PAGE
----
Written by: Klint McCoy, Sr. Team Manger, Charles Schwab Trade Support
While I certainly cannot take credit for coining the phrase “fail forward”, I proudly live the ideal that in order to first succeed; you must try and try again. My Schwab story is not unique, however I hope to define a clear picture of how embracing failure is engrained in Schwab’s DNA, and without it you simply limit your personal and professional growth.
My career started at Schwab at a critical point in my life. I was recently married, a first time home buyer, even had thoughts of expanding the family, past the four legged kind. These first few years out of college were truly the first chance in life where I had command of the decisions and choices I made, afforded by a promising career in banking and investment sales. Things were falling nicely into place by design. The only problem was, I failed to factor in how things like the economy and my baked in over confidence and self-worth, could easily become disrupted. In 2008, I was building relationships door to door, providing fee based investment advice in an economy that was supercharged to implode. I’ll never forget the day I witnessed true fear and panic in the faces of so many. Fear easily spread and I caved, resorting to questioning my line of work and worse, my assumed confidence up to this point in my life. Fast forward 7 months and this fear of failure resulted in a layoff and my first taste of career hardship. After a few weeks of angst, I began to reflect on the key choices that led me to my current state. I decided that by making no choice at all, I was in fact, making a choice. I made a decision to “fail forward.”
I reached out to an old contact in banking and she was kind enough to provide a referral to Schwab, working in Austin, TX on the Client Service and Support team. A few short weeks later I came to Schwab to engage with clients on trade strategies and general service needs. Schwab was challenging, yet not for the reasons one may think. With that same misguided confidence, I still had it in my mind that post economic recovery I’d move to be a financial consultant, and quite possibly at another competitor. Thankfully, my first manager recognized the engagement opportunity and worked with me to develop a career action plan. This was the first time in my life I was willing to accept I did not have the answers. I owe Schwab, and most importantly my first manager, for lifting the veil on my first critical failure since joining Schwab.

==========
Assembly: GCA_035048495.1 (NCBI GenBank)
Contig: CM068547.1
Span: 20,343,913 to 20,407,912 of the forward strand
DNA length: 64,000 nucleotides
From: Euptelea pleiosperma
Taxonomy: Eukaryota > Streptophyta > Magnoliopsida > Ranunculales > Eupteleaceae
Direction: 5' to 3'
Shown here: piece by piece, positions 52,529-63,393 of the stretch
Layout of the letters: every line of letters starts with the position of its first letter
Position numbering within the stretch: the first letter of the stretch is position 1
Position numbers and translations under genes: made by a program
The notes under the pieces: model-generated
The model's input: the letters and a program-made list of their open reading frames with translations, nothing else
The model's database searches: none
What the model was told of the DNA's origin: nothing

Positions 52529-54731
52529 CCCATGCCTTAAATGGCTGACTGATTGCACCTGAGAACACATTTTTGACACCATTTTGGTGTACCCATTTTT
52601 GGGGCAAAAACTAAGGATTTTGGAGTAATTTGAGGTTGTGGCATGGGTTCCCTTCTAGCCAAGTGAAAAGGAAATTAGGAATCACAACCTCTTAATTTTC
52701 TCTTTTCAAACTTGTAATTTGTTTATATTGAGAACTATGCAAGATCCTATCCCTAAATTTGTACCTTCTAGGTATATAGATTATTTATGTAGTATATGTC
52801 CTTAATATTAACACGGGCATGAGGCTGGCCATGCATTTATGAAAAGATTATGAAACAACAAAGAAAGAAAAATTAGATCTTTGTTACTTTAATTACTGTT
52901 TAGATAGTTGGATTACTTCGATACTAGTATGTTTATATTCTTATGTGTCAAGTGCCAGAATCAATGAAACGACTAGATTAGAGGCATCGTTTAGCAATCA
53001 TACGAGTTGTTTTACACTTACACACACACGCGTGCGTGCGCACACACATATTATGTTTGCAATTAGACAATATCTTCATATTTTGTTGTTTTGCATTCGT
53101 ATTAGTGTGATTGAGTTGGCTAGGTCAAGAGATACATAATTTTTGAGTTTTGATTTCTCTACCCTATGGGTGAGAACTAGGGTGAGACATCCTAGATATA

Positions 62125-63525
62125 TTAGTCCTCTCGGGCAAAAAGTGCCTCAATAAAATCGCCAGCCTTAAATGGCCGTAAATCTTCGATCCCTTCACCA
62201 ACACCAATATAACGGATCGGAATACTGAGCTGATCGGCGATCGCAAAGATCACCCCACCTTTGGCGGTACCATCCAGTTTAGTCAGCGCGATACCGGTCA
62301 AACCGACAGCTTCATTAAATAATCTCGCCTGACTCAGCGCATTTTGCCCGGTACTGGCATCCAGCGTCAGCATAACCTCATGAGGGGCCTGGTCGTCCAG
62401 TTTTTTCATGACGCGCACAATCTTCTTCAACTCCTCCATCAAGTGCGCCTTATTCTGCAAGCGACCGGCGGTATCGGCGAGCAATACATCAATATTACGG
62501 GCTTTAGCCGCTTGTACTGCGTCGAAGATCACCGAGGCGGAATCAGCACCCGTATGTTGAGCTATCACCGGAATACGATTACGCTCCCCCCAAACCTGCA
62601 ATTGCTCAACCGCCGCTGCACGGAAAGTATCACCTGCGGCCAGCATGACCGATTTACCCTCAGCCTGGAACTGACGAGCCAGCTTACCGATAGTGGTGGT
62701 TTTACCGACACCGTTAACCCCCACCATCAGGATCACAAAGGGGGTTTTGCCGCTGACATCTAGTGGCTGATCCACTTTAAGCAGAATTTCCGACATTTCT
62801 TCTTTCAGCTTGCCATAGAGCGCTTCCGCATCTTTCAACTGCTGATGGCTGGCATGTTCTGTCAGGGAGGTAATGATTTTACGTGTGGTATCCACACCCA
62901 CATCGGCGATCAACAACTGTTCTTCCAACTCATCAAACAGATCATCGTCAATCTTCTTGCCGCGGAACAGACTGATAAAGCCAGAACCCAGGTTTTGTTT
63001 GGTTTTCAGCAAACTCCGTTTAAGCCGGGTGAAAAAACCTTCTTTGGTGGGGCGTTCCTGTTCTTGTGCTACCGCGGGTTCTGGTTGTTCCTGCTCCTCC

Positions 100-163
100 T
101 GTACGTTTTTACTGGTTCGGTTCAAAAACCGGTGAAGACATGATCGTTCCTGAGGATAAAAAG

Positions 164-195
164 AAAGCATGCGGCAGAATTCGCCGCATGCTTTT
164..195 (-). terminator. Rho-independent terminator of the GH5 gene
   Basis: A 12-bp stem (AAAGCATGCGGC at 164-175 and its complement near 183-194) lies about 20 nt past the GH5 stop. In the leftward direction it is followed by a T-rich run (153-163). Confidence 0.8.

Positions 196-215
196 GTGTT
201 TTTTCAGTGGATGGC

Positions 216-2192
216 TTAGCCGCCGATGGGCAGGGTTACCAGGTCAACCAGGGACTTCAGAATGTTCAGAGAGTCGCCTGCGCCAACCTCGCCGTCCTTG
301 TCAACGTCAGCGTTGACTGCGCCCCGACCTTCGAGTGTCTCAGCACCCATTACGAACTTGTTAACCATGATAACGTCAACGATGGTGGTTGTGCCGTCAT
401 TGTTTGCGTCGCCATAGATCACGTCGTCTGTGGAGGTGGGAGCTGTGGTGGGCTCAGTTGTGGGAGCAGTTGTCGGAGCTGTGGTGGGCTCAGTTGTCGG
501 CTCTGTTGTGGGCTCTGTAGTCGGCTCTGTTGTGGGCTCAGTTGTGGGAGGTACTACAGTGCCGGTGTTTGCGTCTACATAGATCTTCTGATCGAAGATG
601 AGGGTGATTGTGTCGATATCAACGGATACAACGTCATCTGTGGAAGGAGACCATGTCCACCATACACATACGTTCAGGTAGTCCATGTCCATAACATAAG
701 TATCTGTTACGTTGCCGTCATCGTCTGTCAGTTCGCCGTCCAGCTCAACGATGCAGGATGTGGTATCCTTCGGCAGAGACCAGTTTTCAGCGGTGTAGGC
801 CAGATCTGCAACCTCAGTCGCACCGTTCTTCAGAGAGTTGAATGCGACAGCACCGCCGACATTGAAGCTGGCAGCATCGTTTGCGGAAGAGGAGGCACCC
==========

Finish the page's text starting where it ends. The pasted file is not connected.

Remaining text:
Failure #1: Believing that I had all the answers: My manager was brutally honest, yet equally supportive. This level of transparency was brand new and it felt great. I knew where I stood and had a clear picture of what success could look like. I decided to fail forward by becoming coachable.
This led to several opportunities, one being a taste of the behind the scenes of Client Service and Support trading operations at Schwab. Because I’d been so closed-minded and laser focused on “sales”, I overlooked a passion of trading risk, education and support, as well as sheer knowledge of trading mechanics at Schwab. Fast forward a few years and I found myself passionate about resolving conflict, leading training efforts, and oddly, something I’d never considered – leadership.
Failure #2: Believing that change was an insurmountable task: At Schwab, you wouldn’t believe the amount of channels that support client or employee feedback for change. Recognizing and championing an idea that helps a professional better serve a client or helps Schwab continue to disrupt the industry is what makes it such a great place. Embracing change is a critical lesson learned.
Failure #3: Not FAILING! Failure is present every day. There’s plenty to go around. If you truly reflect within, operate humbly, and be transparent, you’ll realize that failure is what connects us and truly makes us better.
As a people leader at Schwab representing technology and trading, I regularly ask the question “What have you failed at today?” Maybe: “If one advances confidently in the direction of their dreams, and endeavors to live the life which they have imagined, they will meet with a success unexpected in common hours.” – Henry David Thoreau If you have a full appreciation of your faults and a willingness to try, not only will you embrace change, but you will recognize the kind of personal and career growth that Schwab has afforded my family (including my Schwamily) and many others.
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